Posts Tagged ‘borders’

Call him what he likes to be called. (Well, not the marching-in-shiny-boots kind, of course! But quite honorable still.)


Hugo Chávez just triggered some alarm when he announced there will be no Venezuelan oil for European countries using the newly adopted European Union migration directive that says that immigrants considered as illegal can be jailed for up to eighteen months and face a re-entry ban of up to five years. European leaders are saying he just misunderstood the thing:

“Spain’s prime minister said Madrid was prepared to explain the new law “so that the EU’s relationship with all Latin American countries remains positive.” “Maybe we need to explain exactly to the president of Venezuela what this directive (EU law) consists of,” Jose Luis Rodriguez Zapatero said at a two-day EU summit. “There have been many interpretations of this directive… that have nothing to do with what it really is,” he said.” (from “EU says Chavez misunderstood migration law”, Reuters, June 20 2008)

It’s a misunderstanding. Ok. So a little good explanation will do. Explanations are always great:

“Zapatero referred to Chávez’s words at the European Council in Brussels. “We will for sure provide an explanation,” said Zapatero, who has heard “many interpretations” of the law approved by the EU Parliament. “It might be appropriate to explain to Venezuela’s President the meaning of this directive,” because “we hear sometimes interpretations that have not much to do with reality,” said Zapatero.” (from “España explicará la directiva europea sobre inmigración a los países latinoamericanos”, El País, June 20 2008)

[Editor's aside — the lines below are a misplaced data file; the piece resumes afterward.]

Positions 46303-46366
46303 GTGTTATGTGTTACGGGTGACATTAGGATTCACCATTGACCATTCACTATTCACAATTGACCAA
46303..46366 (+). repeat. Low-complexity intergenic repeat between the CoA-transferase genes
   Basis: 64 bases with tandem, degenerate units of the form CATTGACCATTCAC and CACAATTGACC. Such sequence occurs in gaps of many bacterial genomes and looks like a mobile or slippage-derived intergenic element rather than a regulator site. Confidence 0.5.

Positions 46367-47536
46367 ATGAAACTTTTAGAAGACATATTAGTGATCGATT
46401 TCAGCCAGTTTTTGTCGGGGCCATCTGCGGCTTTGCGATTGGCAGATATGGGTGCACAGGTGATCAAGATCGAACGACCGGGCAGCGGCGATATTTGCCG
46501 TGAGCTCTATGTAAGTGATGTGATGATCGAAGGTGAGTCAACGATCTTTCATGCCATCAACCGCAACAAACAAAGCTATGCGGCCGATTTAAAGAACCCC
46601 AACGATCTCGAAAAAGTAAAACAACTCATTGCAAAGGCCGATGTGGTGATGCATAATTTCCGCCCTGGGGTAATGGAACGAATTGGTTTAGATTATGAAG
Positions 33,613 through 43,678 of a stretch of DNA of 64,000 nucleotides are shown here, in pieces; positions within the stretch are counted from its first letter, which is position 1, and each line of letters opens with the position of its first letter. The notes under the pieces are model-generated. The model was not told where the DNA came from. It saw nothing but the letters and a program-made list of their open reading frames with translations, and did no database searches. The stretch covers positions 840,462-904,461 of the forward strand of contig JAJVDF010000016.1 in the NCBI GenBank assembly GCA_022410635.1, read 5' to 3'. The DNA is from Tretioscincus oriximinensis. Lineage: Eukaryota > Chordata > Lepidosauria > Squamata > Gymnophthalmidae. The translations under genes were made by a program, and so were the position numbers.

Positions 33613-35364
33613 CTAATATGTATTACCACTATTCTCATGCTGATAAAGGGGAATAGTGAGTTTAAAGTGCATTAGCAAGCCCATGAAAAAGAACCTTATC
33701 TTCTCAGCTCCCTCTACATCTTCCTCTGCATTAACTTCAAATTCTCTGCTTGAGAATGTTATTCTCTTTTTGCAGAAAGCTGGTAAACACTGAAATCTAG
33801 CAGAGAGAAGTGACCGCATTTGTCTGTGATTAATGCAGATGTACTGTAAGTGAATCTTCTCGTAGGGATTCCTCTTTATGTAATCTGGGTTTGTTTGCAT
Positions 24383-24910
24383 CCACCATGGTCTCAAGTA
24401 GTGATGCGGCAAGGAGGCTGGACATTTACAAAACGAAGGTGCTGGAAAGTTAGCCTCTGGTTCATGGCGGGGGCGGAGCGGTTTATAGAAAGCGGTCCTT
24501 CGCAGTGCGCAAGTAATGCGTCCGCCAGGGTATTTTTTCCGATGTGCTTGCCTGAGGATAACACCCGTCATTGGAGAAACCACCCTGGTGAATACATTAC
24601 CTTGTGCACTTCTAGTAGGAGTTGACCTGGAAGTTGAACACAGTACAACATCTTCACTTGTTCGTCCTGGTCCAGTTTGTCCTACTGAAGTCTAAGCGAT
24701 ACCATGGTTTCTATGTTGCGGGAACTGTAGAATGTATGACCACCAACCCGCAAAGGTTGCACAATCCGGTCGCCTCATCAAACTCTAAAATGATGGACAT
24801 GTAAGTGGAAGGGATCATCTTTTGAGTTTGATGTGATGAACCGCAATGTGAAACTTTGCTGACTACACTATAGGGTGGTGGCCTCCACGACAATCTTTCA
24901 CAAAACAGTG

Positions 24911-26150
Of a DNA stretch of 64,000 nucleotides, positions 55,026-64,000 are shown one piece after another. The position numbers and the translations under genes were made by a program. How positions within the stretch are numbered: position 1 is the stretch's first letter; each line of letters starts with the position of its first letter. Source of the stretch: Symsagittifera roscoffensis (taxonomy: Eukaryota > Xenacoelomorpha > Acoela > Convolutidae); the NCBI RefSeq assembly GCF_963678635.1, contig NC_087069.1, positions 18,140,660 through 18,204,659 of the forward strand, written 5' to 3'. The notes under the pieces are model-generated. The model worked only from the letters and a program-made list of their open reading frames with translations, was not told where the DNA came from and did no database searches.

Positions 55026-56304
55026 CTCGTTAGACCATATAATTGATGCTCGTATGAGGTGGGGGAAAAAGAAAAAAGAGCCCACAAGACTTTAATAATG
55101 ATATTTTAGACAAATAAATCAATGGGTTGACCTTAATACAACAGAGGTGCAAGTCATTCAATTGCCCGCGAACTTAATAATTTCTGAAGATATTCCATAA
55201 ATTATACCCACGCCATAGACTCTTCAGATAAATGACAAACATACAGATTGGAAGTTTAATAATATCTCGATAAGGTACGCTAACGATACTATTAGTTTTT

Super. There is nothing like a good little explanation. Agreed. But why don’t you guys give that fancy explanation straight away?

Let us guess. And, meanwhile, we will spend some time wondering about this an other new cool ways of using oil.

In the morning of Thursday April 17, 2008, at the Gare du Nord in Paris, passengers were boarding into the 8:25am Thalys train to Brussels, Antwerp, Rotterdam and Amsterdam. No border control to pass, since all countries involved are all happy members of the European Community, and their border control policy fall into the Schengen Agreement. But still, some vigilant agents from the customs authority were there to stop and interrogate passengers that look suspicious. Poor agents, torn by the difficulties of their almost impossible semiotic venture. Who shall they pick for interrogation? On the grounds of what? Is there something in a person’s face that should tell something meaningful about faulty behavior? Or should their drop any criteria altogether and put the fate of their vital task into the hands of blind randomness? Well, no. They found the solution to their epistemic quarrel in less than a second: pick the Negro.